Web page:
Great web usability tips
The overall philosophy of usability is to make the visitor’s job of retrieving information they’re looking for as easy as possible. With that in mind here are five great tips on site usability to get you rolling.
Break up the copy so visitors can ‘scan’ it
Reading copy online is more difficult than reading on paper. They eye can get easily lost at the end of each sentence and it can be tricky to get back to the beginning again.
Placing clear paragraph breaks helps the user read the copy more easily and therefore stay on the page longer to read what you have to say.
A sign of a well laid out page is the creation of an ‘F’ shaped pattern as it moves down the page. So take a look at your web copy and see what shape it is, then place a few paragraph breaks and see what a difference it makes.
Secondly and really important: don’t put any key copy in images, as readers tend to be drawn to the HTML copy and text in images will not be picked up by Google.
Keep the file sizes low so the page loads quickly
For some reasons humans become massively impatient when it comes to pages loading or links working and a slow site will certainly reduce the amount of time people are prepared to stay.
Routers and computers are getting quicker all the time, but there are however still issues with pages loading slowly.
This can be because the images on the site are very large and they have been artificially reduced in the content management system (CMS) rather than at source in a package such as Photoshop. So keep those images trim.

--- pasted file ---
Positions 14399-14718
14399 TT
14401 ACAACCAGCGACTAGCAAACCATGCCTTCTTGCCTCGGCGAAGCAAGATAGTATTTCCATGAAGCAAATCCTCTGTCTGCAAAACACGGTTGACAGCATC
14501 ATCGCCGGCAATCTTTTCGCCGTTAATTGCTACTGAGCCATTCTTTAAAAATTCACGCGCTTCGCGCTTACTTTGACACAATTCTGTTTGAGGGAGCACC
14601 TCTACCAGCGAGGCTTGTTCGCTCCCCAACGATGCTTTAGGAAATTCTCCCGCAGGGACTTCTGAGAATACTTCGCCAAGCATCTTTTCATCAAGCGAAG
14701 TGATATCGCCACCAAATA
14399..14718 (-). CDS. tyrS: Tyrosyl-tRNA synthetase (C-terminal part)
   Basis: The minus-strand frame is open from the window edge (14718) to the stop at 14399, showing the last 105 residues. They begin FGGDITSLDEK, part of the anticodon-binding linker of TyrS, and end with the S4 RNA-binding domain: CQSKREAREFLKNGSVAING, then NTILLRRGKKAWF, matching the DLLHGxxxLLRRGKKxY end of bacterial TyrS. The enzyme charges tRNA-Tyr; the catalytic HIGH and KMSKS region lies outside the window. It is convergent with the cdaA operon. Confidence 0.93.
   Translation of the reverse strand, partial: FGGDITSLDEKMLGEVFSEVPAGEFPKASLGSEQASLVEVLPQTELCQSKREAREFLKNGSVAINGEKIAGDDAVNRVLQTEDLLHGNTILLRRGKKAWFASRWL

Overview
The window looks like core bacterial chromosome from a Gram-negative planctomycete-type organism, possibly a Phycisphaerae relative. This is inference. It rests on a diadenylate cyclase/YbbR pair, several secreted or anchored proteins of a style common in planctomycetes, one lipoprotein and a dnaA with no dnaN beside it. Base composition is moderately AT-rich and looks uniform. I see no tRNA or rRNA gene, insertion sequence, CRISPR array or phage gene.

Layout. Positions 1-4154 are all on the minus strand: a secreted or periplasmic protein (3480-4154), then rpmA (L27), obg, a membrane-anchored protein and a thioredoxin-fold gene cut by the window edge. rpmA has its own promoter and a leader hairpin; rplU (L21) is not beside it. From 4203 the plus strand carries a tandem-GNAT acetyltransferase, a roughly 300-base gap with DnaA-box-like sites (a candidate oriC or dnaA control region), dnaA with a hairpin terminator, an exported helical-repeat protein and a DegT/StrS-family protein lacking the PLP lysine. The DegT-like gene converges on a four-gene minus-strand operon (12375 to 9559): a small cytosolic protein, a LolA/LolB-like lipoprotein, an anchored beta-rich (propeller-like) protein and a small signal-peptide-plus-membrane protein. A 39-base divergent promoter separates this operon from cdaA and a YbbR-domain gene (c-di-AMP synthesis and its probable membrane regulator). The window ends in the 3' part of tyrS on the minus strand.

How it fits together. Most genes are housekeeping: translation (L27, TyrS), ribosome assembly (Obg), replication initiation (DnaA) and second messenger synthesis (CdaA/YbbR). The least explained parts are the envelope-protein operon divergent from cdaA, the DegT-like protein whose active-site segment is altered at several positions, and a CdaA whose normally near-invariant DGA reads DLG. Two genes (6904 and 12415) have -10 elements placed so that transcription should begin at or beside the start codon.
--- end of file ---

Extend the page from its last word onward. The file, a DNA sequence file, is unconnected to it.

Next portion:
It could also be that the site is experiencing a large amount of users, which will slow the hosting server down. If this is the case, then getting an upgrade on the hosting may be the answer.
Key information goes on the left had side
If you use a Western Alphabet you will automatically go to the left hand side of the screen to begin reading something.
So when it comes to key content and the most important buttons, it is best to keep them to the top left hand side of the screen.
Conversely the least important buttons and content move over the right hand side.
Use common naming conventions
Over time web users have become used to certain naming conventions and phrases and these come in to the ‘if it ain’t broke don’t fix it’ department of building a site.
It’s an easy mistake to use internal or branded terms for navigation on your site. For example ‘Meet the Gang’ could be used instead of ‘About Us’ or ‘Go and get it’ for ‘Shopping Cart’.
Don’t be seduced by your preferences and keep it simple, as understandable naming conventions are key, unspoken navigational tools which allows your visitor to move quickly through your site. If they can’t move quickly in a way they can understand, they will simply go elsewhere.
Keep the content trim so a Goldfish can remember it
If a visitor goes to a web page and they are presented with a page loaded with copy it is very likely that they will go elsewhere. Your version of what’s important and what content is imperative will almost differ from those in your target audience.
Keeping copy trim and simple will help increase usability on your web page. If you have a great deal to say, then work hard on trimming it down to the simplest detail; breaking it up into separate pages and drip feeding the visitor with this extra content via text links.
Keeping things trim is the reason why this article is ending now.